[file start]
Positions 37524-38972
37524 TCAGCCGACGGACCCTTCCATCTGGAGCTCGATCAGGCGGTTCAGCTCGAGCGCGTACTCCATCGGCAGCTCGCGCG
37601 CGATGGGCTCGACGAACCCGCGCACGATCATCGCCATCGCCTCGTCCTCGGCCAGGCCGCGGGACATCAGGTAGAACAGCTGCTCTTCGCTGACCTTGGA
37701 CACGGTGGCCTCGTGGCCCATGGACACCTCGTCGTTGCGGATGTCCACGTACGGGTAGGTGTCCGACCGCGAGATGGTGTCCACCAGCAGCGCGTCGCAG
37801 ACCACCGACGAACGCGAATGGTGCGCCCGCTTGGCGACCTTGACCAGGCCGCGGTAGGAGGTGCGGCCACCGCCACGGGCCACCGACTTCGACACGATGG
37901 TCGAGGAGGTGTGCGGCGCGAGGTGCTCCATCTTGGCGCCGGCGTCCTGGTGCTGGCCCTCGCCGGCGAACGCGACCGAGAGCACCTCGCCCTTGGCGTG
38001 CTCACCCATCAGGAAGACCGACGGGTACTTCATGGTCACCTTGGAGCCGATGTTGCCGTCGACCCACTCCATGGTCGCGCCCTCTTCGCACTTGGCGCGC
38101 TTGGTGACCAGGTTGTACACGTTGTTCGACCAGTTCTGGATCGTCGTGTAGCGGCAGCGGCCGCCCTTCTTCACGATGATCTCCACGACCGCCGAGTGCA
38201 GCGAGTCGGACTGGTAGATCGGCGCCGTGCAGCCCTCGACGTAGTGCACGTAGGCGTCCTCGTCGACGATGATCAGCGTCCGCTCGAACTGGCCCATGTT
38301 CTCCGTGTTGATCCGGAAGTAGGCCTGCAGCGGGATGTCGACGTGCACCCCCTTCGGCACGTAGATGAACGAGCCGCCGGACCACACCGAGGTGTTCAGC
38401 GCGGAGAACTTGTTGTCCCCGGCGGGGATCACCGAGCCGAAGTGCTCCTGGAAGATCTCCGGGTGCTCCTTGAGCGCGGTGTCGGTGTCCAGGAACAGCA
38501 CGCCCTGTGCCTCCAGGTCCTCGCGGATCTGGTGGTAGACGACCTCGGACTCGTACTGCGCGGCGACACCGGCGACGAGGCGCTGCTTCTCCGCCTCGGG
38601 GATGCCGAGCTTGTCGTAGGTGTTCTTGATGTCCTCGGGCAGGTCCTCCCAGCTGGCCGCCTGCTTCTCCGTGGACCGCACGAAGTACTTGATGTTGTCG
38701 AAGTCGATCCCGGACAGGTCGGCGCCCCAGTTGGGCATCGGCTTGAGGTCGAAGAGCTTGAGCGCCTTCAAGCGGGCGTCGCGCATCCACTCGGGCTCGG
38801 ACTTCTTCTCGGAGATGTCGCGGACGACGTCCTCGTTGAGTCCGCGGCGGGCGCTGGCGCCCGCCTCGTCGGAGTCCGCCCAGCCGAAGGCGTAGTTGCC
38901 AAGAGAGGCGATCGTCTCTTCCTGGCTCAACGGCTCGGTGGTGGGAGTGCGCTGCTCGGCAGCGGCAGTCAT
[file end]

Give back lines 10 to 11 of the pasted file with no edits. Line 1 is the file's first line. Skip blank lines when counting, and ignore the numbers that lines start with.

38301 CTCCGTGTTGATCCGGAAGTAGGCCTGCAGCGGGATGTCGACGTGCACCCCCTTCGGCACGTAGATGAACGAGCCGCCGGACCACACCGAGGTGTTCAGC
38401 GCGGAGAACTTGTTGTCCCCGGCGGGGATCACCGAGCCGAAGTGCTCCTGGAAGATCTCCGGGTGCTCCTTGAGCGCGGTGTCGGTGTCCAGGAACAGCA